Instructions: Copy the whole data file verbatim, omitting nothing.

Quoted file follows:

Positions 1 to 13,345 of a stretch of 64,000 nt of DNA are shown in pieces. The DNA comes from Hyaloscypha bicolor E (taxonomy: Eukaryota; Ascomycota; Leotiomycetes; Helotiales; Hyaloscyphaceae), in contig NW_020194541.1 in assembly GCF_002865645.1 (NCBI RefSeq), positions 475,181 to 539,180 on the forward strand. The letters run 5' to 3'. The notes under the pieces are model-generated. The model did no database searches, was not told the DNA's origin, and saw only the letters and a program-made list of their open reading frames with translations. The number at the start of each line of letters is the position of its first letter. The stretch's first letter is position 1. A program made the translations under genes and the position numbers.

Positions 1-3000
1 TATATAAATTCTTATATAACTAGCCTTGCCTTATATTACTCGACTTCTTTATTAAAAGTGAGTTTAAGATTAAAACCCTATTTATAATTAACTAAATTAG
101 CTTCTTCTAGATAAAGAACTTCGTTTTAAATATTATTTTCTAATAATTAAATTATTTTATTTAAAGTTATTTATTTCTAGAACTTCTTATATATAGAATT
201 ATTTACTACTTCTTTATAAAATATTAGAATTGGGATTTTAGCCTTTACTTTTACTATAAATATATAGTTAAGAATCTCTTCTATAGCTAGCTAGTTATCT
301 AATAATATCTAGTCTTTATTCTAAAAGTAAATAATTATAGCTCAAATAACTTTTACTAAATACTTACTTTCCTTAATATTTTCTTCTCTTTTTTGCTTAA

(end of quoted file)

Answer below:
Positions 1 to 13,345 of a stretch of 64,000 nt of DNA are shown in pieces. The DNA comes from Hyaloscypha bicolor E (taxonomy: Eukaryota; Ascomycota; Leotiomycetes; Helotiales; Hyaloscyphaceae), in contig NW_020194541.1 in assembly GCF_002865645.1 (NCBI RefSeq), positions 475,181 to 539,180 on the forward strand. The letters run 5' to 3'. The notes under the pieces are model-generated. The model did no database searches, was not told the DNA's origin, and saw only the letters and a program-made list of their open reading frames with translations. The number at the start of each line of letters is the position of its first letter. The stretch's first letter is position 1. A program made the translations under genes and the position numbers.

Positions 1-3000
1 TATATAAATTCTTATATAACTAGCCTTGCCTTATATTACTCGACTTCTTTATTAAAAGTGAGTTTAAGATTAAAACCCTATTTATAATTAACTAAATTAG
101 CTTCTTCTAGATAAAGAACTTCGTTTTAAATATTATTTTCTAATAATTAAATTATTTTATTTAAAGTTATTTATTTCTAGAACTTCTTATATATAGAATT
201 ATTTACTACTTCTTTATAAAATATTAGAATTGGGATTTTAGCCTTTACTTTTACTATAAATATATAGTTAAGAATCTCTTCTATAGCTAGCTAGTTATCT
301 AATAATATCTAGTCTTTATTCTAAAAGTAAATAATTATAGCTCAAATAACTTTTACTAAATACTTACTTTCCTTAATATTTTCTTCTCTTTTTTGCTTAA